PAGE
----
All about Thermometers
A thermometer should always be stashed somewhere in the home so that if and when a fever develops, a run to the local drugstore is not a necessity. These days, there are a variety of options available so there is no reason not to have one on hand to check for a fever.
There are many thermometers available in stores or online today. It can be confusing to decide which is best. The first tip is to assess a loved one's vision and hearing. While most thermometers do give an accurate reading, not all are equally easy to use. Here are four basic considerations for selecting a thermometer:
1) Speed: How fast is the thermometer? Caregivers need to remember a loved one may not have the physical ability to hold a thermometer for an extended period of time, especially if it's an area harder to reach independently.
2) Ease of use: Make sure a loved one knows exactly how to use the thermometer and that it's something they can remember on their own at a time they may not be feeling 100 percent.
3) Cost: This may be a factor since some thermometers can be pricy, but should not outweigh the others. If a loved one won't use a less expensive thermometer, this becomes a moot point.
Types of Thermometers
Digital thermometers are by far the most common today. They run with battery power and use electronic sensors to display body temperature. Digital thermometers have been designed to be used: orally, rectally, axillary (under the arm) or in an ear. They provide a rapid reading, usually within 30 seconds, and beep to signal when finished. Oral and rectal readings are the most accurate.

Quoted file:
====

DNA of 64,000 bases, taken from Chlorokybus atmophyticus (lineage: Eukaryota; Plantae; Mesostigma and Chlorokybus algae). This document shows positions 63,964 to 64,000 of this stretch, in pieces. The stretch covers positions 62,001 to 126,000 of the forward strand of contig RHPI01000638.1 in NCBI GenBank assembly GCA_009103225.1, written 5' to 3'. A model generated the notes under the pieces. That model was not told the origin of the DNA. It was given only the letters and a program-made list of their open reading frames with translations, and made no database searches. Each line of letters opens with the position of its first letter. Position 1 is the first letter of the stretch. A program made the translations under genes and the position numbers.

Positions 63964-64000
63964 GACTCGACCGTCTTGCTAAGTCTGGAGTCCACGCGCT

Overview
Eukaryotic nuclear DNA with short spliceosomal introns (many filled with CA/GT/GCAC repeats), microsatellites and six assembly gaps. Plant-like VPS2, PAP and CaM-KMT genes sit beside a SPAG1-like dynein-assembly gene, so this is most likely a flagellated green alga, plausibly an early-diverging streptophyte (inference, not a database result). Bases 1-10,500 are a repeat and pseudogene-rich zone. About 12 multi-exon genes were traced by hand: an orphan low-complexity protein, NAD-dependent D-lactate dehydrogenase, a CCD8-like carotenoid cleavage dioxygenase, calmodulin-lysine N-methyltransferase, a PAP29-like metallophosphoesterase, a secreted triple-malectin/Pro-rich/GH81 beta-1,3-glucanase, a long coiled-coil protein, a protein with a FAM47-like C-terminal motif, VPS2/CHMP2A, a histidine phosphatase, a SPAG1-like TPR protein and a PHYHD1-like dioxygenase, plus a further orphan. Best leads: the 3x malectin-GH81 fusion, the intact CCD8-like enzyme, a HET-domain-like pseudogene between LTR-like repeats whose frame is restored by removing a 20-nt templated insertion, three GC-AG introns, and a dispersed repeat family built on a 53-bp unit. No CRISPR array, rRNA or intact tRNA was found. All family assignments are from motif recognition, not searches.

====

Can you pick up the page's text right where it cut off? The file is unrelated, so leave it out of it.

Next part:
Digital ear thermometers use an infrared ray to measure temperature in the canal. They are also accurate, but remember that earwax or a small, curved canal can interfere with the reading.
Bulb thermometers are a traditional type, considered very accurate, but are lacking in the speed and comfort the newer models offer. If broken, they also risk exposure to mercury and broken glass. Some bulb thermometers are made without mercury today.
These are placed directly on a person’s forehead and take a reading from either a digital thermometer or thermometer strips. They are simple to use and measure heat being emitted by the body in just one to three seconds. They are good to determine a fever, but professionals say they are not as accurate as the oral or rectal measurements.
A good thermometer should be a staple in every person’s house, loved ones and caregivers alike. A backup is never a bad idea in case the primary one breaks, so that the hand on the forehead isn’t the only method available to see if a loved one is at more than 98.6 degrees.
Today’s Caregiver magazine (caregiver.com), launched in 1995, is the first national magazine for all family and professional caregivers. Each issue includes articles on vital caregiving issues and caregiving resources. Cover interviews include Debbie Reynolds, Dixie Carter, Valerie Harper, Della Reese and Clay Aiken, among many others. © Caregiver.com, Inc.